4 January: Christmas in a prison cell, I.

At Christmas we remember that the light of Jesus Christ shines in the darkness and the darkness has not quenched it …  Let me share part of a letter written by Dietrich Bonhoeffer, a brilliant German theologian and leader of the Confessing Church in the 1930s which opposed Hitler and criticised the mainstream churches for their subservience to the Nazi regime.  Bonhoeffer was arrested and imprisoned in 1943 for his part in a high-level plot to overthrow Hitler.  He was executed in 1945 before Allied troops could release him.

From the Christian point of view there is no special problem about Christmas in a prison cell.  For many people in this building, it will probably be a more genuine occasion than in places where nothing but the name is kept.  That misery, suffering, poverty, loneliness, helplessness and guilt mean something quite different in the eyes of God from what they mean in human judgement, that God will approach where we turn away, that Christ was born in a stable because there was no room in the inn – these are things that a prisoner can understand better than other people; for him they really are glad tidings”.  (Letters and Papers from Prison, London: SCM Press).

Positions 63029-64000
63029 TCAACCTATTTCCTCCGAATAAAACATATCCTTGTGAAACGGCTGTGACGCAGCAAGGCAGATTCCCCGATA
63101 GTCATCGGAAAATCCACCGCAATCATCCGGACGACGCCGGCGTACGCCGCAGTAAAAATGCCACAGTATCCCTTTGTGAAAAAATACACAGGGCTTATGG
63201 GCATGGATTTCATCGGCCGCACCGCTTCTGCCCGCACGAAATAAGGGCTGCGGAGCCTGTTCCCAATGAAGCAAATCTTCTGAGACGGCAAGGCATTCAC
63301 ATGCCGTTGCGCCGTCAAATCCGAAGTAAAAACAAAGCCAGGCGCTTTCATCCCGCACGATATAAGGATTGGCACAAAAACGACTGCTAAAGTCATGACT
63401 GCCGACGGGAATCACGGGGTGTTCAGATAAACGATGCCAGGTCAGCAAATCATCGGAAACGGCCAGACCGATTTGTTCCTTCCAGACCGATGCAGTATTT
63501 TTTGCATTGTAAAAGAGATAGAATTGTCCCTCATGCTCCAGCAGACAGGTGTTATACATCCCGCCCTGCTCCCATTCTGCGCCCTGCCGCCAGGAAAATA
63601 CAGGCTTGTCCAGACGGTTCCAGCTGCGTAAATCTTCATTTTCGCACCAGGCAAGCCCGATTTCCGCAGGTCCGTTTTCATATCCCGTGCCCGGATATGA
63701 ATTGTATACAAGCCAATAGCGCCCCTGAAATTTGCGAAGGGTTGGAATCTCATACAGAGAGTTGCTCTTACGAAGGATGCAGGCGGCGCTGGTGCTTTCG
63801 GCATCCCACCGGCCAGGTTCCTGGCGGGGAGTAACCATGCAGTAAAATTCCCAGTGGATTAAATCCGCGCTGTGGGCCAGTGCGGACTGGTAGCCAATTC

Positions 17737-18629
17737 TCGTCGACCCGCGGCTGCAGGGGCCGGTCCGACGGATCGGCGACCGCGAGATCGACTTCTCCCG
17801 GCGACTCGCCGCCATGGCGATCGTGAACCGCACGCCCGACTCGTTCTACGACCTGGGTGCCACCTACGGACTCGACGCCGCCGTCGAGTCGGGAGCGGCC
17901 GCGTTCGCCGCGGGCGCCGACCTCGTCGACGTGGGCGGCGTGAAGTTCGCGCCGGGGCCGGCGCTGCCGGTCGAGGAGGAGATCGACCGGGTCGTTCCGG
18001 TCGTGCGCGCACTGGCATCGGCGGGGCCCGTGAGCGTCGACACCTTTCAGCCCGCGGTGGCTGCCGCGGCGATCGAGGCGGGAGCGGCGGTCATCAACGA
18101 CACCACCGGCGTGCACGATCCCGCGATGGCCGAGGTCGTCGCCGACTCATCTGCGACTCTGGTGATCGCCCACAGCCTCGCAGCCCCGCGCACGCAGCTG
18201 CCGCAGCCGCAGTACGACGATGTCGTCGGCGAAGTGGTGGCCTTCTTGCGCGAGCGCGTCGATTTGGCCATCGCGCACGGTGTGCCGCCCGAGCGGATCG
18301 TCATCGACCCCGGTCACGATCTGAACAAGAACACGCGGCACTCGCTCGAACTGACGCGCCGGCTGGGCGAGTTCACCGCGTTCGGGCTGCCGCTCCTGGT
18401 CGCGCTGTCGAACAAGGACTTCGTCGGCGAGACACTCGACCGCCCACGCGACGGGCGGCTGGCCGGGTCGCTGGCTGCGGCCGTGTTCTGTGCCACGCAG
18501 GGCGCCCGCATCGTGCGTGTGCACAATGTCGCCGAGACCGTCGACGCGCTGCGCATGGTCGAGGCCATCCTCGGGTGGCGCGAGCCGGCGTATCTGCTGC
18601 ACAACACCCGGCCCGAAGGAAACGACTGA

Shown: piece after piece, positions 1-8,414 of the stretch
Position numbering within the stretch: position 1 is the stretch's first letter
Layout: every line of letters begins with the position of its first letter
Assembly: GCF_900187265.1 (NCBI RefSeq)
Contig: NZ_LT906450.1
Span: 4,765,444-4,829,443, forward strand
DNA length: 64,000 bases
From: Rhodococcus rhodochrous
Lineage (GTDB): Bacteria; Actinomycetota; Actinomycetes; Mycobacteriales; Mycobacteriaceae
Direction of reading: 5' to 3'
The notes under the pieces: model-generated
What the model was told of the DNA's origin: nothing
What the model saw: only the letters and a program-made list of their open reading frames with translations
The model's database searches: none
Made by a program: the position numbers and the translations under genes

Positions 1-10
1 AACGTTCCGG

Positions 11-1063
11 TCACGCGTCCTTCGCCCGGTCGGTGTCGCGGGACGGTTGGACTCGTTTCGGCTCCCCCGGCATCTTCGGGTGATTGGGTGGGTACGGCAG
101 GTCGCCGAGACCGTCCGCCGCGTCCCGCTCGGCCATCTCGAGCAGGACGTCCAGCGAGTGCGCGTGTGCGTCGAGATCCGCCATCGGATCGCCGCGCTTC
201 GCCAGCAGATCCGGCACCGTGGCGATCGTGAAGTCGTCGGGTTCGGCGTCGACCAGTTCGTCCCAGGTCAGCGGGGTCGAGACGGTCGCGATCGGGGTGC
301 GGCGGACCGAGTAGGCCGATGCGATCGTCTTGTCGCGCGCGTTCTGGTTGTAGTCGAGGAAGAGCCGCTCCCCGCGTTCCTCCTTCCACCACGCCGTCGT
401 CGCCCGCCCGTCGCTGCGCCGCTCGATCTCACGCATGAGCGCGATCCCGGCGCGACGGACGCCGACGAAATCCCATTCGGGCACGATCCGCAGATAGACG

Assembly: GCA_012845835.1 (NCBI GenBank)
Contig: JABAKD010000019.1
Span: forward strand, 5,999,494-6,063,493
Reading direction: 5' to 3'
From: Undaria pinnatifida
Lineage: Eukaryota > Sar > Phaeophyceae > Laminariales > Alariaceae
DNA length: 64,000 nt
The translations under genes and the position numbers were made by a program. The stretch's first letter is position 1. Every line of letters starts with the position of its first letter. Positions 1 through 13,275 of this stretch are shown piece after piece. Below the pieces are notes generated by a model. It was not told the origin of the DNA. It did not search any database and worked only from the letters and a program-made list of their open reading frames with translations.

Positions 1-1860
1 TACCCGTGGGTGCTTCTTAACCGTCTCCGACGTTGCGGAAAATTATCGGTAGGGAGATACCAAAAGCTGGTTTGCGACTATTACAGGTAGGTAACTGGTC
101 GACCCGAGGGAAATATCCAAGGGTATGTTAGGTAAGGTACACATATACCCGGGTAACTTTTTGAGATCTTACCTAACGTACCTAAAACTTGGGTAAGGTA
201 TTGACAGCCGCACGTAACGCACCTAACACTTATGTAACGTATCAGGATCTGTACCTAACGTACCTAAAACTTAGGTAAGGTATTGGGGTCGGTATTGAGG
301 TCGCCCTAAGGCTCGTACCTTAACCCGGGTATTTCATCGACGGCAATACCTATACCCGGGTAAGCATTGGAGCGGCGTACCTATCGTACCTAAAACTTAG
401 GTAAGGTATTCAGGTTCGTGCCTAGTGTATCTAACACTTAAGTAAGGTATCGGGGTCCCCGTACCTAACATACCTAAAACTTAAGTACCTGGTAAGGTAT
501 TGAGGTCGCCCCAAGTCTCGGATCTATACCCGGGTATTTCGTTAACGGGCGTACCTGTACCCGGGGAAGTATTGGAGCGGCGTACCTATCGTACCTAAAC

Bonhoeffer’s witness shed a principled Christian light on a great evil, and although it cost him his life, his continuing example of living a Christ-like life helps us see the dimensions of Christian faith.  We can be glad because all this world’s evil, pain and limitation has been taken into God’s life, transformed, and redeemed.  After all, Jesus’s birth and infancy are but the beginning of a story that will unfold the depths to which God’s love has to go, and the profound generosity of his self-giving.

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Filed under Advent and Christmas, Christian Unity, Daily Reflections, Justice and Peace, Mission

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